- It was a reliable and quick performer in our tests, it has a SATA connection
- The fast burn speeds make it a fairly noisy drive
This drive has been on the market for a couple of months now, and it's definitely worth considering if you're after a new and fast DVD burner. It was reliable in all our tests, and best of all, it has a neat SATA connection.
Price$ 89.00 (AUD)
On the whole, Pioneer's 12th generation DVD burner is one of the best devices in its class. Capable of writing single-layer DVDs at a rate of 18x, and double-layer DVDs at a rate of 10x, it's a very quick burner, and our lengthy test period showed it to be a reliable one, too. It read many scratched discs without any qualms, which means you'll no longer have to use CDs or DVDs as a coaster.
Perhaps the best part about the DVR-212 is that it has Serial ATA (1.5Gbps) data and power connections. It's Pioneer's first SATA-based DVD burner and it means users can finally rid themselves of those bulky, flat IDE ribbon cables. While having it plugged in to the JMicron SATA controller on a Gigabyte GA-N680SLI motherboard, we didn't have any problems installing Windows XP and Windows Vista with this drive. The motherboard detected the SATA burner and proceeded to boot off it.
However, using this controller, and once Windows XP was installed, the drive ran in PIO mode, which ate up plenty of CPU cycles and made life difficult when reading and writing to discs. (It stayed in PIO mode when we connected to the motherboard's nForce 680i SLI controller, too.) We had to update the JMicron drivers in order for the drive to work in DMA transfer mode. The same problem wasn't present in Windows Vista.
As for its write performance, the DVR-212 can burn a 70min audio CD in just 3min 06sec (at 40x). Our 8x TDK DVD-R discs were written at a rate of 16x, and it took 6min 03sec to burn 4.1GB of data to these discs. Using single-layer Verbatim DVD-R discs rated at 16x, the drive was able to write to them at a rate of 18x, cutting the total writing time to 5min 18sec. Double-layer Verbatim DVD-R discs rated at 4x, were burnt at a rate of 8x, where 8GB of data was burnt in 18min 12sec.
The drive read back all of our burnt discs without any major problems. Our 4.1GB single-layer burns were transferred back to our 7200rpm hard drive in 6min 11sec. Using iTunes, the drive took a swift 3min 02sec to rip 70min worth of audio files to 192Kbps MP3s (we tested on a PC with a 3.2GHz Core 2 Duo CPU). It took 19min 07sec to read back 8GB of data from our double-layer DVD-R discs, which is almost spot-on considering the drive has a read rate of 8x for these types of discs. However, the transfer stuttered at the halfway mark during this particular test, which was probably caused by the layer change.
When the DVR-212 is in full flight, the air that's generated by the spinning CDs and DVDs creates a very audible whir; it's definitely not a quiet burner. In our mid-tower ATX case, the drive was stable - hardly any vibration could be detected when the drive spun at its maximum speed.
As this is an OEM drive, it doesn't ship in any packaging (just an anti-static bag), and it may not have any software with it, depending on where it's purchased from. Our purchased test drive came bundled with Nero 7 Essentials burning software, and this is what we used for our writing tests. While our drive has a black faceplate, beige drives are also available.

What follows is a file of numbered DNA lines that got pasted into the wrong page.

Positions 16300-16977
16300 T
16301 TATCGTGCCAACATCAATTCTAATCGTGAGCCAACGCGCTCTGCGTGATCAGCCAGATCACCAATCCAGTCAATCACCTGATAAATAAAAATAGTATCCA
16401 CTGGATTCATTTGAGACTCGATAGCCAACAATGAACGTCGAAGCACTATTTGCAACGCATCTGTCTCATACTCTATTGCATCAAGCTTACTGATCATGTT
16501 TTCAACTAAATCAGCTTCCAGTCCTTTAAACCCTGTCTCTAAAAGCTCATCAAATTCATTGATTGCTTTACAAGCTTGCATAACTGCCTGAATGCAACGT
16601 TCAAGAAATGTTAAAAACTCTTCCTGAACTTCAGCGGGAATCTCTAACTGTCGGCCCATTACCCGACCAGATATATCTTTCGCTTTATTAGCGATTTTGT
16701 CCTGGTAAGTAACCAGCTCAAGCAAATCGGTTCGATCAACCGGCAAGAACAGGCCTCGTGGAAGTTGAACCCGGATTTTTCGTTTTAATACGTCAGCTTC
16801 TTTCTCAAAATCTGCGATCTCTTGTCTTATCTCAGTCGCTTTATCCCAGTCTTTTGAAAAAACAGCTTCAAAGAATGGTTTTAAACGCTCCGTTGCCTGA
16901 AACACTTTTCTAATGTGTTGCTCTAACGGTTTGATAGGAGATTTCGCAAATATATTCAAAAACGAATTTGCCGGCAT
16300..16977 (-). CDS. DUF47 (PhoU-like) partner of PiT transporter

This drive has been on the market for a couple of months now (at the time of writing), and it's definitely worth considering if you're after a new and fast DVD burner.
Join the newsletter!
This month, PC World is excited to partner with Zero Latency VR. You and seven of your friends will have the chance to win tickets to this experience.
Most Popular Reviews
- 1 Dynabook Portégé X30W-J – a very good all-rounder
- 2 Google Pixel 5 Review: Soft Reboot
- 3 Sonos Arc review: The Main Event
- 4 Samsung Galaxy Z Flip review: Killer form-factor, lethal price-tag
- 5 Oppo A5Xs review: Cutting corners
Latest News Articles
- Seagate show off new modular Lyve Drive storage solution
- Is there a better time to buy a giant MicroSD card for your Nintendo Switch than Black Friday?
- Seagate's new portable SSDs are as colorful as they are compact
- Western Digital announces Australian release of travel-ready SSD
- Samsung give a new coat of paint (and a discount) to their T5 SSD
PCW Evaluation Team
Ultimately this laptop has achieved everything I would hope for in a laptop for work, while fitting that into a form factor and weight that is remarkable.
This smart laptop was enjoyable to use and great to work on – creating content was super simple.
It really doesn’t get more “gaming laptop” than this.
As the Maserati or BMW of laptops, it would fit perfectly in the hands of a professional needing firepower under the hood, sophistication and class on the surface, and gaming prowess (sports mode if you will) in between.
The MSI PS63 is an amazing laptop and I would definitely consider buying one in the future.
This small mobile printer is exactly what I need for invoicing and other jobs such as sending fellow tradesman details or step-by-step instructions that I can easily print off from my phone or the Web.
- Sonos Arc review: The Main Event
- Google Pixel 5 Review: Soft Reboot
- How the Xbox Series X (and xCloud) saved me from buying a gaming PC
- Which flagship TV is best? Sony 4K HDR Bravia 2016 versus LG 4K HDR OLED 2016
- 10 Blu-ray movies / Best looking Blu-ray movies